Manufacturers

Black Skin Black Flag *3 Atlantic Slavery and British Capitalism

Black Skin Black Flag *3 Atlantic Slavery and British Capitalism

BSBF #3 explores how British capitalism benefited from Atlantic slavery

More details


£1.50

Capitalism has its roots soaked in the blood of millions of African men, women and children.
Capitalism taken to its logical conclusion, as was practiced in the New World, required that millions
more unwilling workers had to be brutally coerced into accepting the slave labour system. Africans
were tortured, maimed, as well as physically, sexually and psychologically abused. Child labour was widespread. Human rights were ignored. To replenish an ever depleting workforce, human trafficking was practiced on a scale never before or since witnessed. All this was sanctioned by the State and encouraged by the new capitalist ideology. The main culprits were Britain, France, Spain, Portugal and the Netherlands. The long suffering victim was and still is Africa. One of the tragic legacies is that these and other European nations got away with it and are still enjoying the economic benefits of their ill-gotten gains over a century after the practice came to an end, while Africa and Africans world-wide still bear the economic and psychological scars. Africa is where it is today in large part because of slavery.
Standard Issue 3 aims to explain the extent, and in what ways, capitalism in Britain benefited from
Atlantic slavery, along with the slave trading that made this possible, and concludes that a major, if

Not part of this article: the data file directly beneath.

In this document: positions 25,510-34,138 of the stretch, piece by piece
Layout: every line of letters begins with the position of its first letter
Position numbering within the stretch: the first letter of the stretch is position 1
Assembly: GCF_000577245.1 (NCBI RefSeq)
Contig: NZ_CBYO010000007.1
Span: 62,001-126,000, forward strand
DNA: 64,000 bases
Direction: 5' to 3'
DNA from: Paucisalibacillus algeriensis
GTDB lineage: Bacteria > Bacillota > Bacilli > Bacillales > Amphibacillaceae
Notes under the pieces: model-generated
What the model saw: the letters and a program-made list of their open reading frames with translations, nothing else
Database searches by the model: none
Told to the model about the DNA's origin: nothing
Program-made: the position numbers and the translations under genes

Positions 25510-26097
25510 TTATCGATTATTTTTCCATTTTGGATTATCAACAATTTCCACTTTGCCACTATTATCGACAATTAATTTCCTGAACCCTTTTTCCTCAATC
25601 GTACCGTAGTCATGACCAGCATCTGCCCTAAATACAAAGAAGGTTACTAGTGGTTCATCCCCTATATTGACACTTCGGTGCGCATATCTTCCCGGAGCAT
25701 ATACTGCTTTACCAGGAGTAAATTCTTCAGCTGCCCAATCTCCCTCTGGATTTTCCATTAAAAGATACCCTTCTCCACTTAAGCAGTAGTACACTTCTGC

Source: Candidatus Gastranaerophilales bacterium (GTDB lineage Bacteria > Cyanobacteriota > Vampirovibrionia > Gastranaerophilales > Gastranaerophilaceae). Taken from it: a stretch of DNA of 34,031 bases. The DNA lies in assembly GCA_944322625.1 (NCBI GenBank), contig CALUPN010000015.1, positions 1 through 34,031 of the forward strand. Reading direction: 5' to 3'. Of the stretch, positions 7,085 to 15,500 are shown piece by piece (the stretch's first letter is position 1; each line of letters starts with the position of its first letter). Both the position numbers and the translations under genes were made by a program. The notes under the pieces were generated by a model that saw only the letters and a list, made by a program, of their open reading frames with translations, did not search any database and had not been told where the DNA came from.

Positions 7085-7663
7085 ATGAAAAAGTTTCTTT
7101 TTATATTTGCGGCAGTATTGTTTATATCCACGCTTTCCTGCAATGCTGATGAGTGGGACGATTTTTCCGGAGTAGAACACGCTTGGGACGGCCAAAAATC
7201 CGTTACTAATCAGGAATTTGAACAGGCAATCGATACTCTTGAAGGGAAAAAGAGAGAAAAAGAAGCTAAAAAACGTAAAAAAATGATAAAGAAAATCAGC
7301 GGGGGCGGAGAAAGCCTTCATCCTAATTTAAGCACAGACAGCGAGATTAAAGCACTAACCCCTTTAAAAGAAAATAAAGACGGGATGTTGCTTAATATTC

not decisive, contribution to British capitalism and industrial development can be sourced to the
enormous profits earned overseas on commodities produced by African slave labour along with the goods produced by British workers used to buy slaves in Africa and needed to support and develop the growing slave colonies.

Cart  

No products

£0.00 Shipping
£0.00 Total

Cart Check out

New products

  • fire
  • Making abolitionist worlds
No government can give you freedom Sticker
No government can give you freedom. Sticker  
Read more
Making abolitionist worlds
Proposals for a World on Fire . ABOlition: a journal of insurgent...
Read more
Organizing for autonomy
History, Theory, and Strategy for Collective Liberation. by...
Read more
Street Art and Revolution.... a brief history.
A critical look at the role of graffiti, murals and the like in aiding...
Read more
Appel Call by Anonymous
This classic -Tiqqun - text was published in a similar style to this by...
Read more
La Bande a Bonnot.
Robberies and Getaways by Albert Meltzer and others. This booklet...
Read more
Remember Kronstadt. One Hundred Years On.
A new edition of two essays about the Kronstadt Uprising, the main one...
Read more
The Kronstadt Commune by Ida Mett
Still considered one of the best histories of the Russian revolutionary...
Read more
Queercore
How to Punk a Revolution – An Oral History. PM Press 2021
Read more
The Sea is Rising and So Are We
A Climate Justice Handbook by Cynthia Kaufman, PM Press 2021
Read more
Remembering the Armed Struggle
My Time with the Red Army Faction. by Margrit Schiller, PM Press 2021
Read more
When we are human
Notes from the Age of Pandemics. By John Zerzan,
Read more
Like a boy but not a boy
Navigating Life, Mental Health, and Parenthood Outside the Gender...
Read more
Lumpen Issue 8
Issue 8, a journal for poor and working class writers, 2021
Read more
Prison, poetry, martyrdom
Saida Menebhi and the Moroccan Years of Lead. See Red Press 2021
Read more

» All new products